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Ban on quoting foreign media reports without permission; restrictions on earthquake coverage

Reporters Without Borders roundly condemned the draconian directive that China's media regulator - the General Administration of Press, Publication, Radio, Film and Television - issued on 16 April 2013 banning the Chinese media from using unauthorized information from foreign media and websites.

"This directive marks a new stage in the reinforcement of censorship, which has been increasing steadily since the Communist Party's 18th Congress last November," Reporters Without Borders said.

"The censors have had the foreign media in their sights ever since they published embarrassing revelations about China's leaders. The regime is trying to prevent the Chinese media from repeating such revelations.

"The initiative seems bound to fail in the era of Weibo and social networks, where information and revelations from the foreign media circulate like wildfire. But it could be used to justify new acts of censorship and could therefore have an impact on the Chinese media, which often quote international news agency reports in particular."

Reporters Without Borders added: "The international media continue to play a key role both in informing the international community about what is happening in China, and in informing the Chinese public, which is the victim of the government's growing censorship of the local media."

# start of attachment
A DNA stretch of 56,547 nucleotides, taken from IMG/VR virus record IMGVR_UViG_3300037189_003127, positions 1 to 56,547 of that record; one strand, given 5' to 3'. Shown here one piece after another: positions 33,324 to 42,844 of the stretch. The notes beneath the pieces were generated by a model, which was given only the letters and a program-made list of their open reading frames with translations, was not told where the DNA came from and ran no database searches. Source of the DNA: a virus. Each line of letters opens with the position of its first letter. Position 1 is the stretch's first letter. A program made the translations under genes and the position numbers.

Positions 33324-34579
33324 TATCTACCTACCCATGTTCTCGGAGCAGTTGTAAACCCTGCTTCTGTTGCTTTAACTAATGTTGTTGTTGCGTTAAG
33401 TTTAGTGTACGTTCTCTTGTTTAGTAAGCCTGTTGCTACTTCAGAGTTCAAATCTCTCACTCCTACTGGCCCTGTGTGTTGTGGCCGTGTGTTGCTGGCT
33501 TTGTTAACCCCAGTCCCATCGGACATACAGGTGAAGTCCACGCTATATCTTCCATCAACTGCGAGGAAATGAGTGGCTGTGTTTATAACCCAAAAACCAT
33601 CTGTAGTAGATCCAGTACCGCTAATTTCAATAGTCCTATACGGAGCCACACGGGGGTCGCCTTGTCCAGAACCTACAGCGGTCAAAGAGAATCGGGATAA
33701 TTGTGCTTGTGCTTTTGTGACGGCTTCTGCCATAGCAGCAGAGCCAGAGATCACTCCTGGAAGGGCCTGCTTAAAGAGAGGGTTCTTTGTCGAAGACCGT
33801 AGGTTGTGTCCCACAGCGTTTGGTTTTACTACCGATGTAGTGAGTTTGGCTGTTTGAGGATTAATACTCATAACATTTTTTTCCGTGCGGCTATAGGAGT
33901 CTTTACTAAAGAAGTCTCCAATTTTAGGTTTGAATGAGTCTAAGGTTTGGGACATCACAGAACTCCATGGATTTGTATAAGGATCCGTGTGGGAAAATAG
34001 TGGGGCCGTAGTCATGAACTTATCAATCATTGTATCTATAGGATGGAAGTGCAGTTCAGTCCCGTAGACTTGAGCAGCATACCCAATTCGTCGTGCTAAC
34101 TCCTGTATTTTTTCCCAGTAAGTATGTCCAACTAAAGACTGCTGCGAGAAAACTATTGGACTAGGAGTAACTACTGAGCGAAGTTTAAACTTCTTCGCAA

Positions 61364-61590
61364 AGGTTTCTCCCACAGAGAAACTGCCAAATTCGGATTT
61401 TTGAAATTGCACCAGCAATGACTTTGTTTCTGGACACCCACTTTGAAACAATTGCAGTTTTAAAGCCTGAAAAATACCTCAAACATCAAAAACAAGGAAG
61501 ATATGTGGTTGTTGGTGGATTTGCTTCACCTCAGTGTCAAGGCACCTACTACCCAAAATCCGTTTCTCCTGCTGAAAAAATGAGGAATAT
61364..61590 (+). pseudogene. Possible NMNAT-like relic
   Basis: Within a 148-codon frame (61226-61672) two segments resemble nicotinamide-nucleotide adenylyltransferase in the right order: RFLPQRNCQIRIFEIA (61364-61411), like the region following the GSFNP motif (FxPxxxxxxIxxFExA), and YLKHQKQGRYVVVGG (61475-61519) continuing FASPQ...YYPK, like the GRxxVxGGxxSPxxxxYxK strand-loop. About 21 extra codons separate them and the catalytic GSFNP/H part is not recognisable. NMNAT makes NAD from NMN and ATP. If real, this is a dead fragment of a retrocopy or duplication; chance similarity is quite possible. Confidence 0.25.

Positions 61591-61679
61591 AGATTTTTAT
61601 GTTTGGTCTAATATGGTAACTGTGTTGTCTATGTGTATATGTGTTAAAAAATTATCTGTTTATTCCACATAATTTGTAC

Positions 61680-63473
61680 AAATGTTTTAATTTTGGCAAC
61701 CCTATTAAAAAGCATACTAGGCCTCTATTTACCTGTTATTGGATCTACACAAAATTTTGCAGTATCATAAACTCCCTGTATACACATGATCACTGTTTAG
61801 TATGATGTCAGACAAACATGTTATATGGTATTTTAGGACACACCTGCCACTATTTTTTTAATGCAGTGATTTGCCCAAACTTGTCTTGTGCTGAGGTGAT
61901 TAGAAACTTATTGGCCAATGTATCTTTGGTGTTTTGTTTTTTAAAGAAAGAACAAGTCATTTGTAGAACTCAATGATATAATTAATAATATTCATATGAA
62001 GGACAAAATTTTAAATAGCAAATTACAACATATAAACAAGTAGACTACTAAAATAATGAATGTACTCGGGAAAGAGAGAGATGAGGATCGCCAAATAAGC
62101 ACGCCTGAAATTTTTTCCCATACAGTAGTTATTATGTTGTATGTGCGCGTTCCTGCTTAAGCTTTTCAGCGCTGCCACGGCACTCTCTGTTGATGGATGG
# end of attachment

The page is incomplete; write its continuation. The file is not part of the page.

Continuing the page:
According to the directive, "all kinds of media work units may not use any unauthorized news products provided by the foreign media or foreign websites." They are also forbidden to use information provided by "news informants, freelancers, NGOs or commercial organisations" without "prior verification."

A report on the directive published on 16 April by China Press and Publishing Journal, an offshoot of the media regulator, urged the media to "strengthen the management" of their websites, blogs and micro-blogs, both professional and private.

The directive was issued the same day that the New York Times was awarded a Pulitzer Prize for its October 2012 exclusive on the fortune amassed by former Prime Minister Wen Jiabao's family.

The newspaper's revelations were censored in China and its journalists' email accounts were the targets of cyber-attacks aimed at identifying their sources. The authorities also blocked searches for "Wen Jiabao" and "New York Times" on the micro-blogging site Sina Weibo.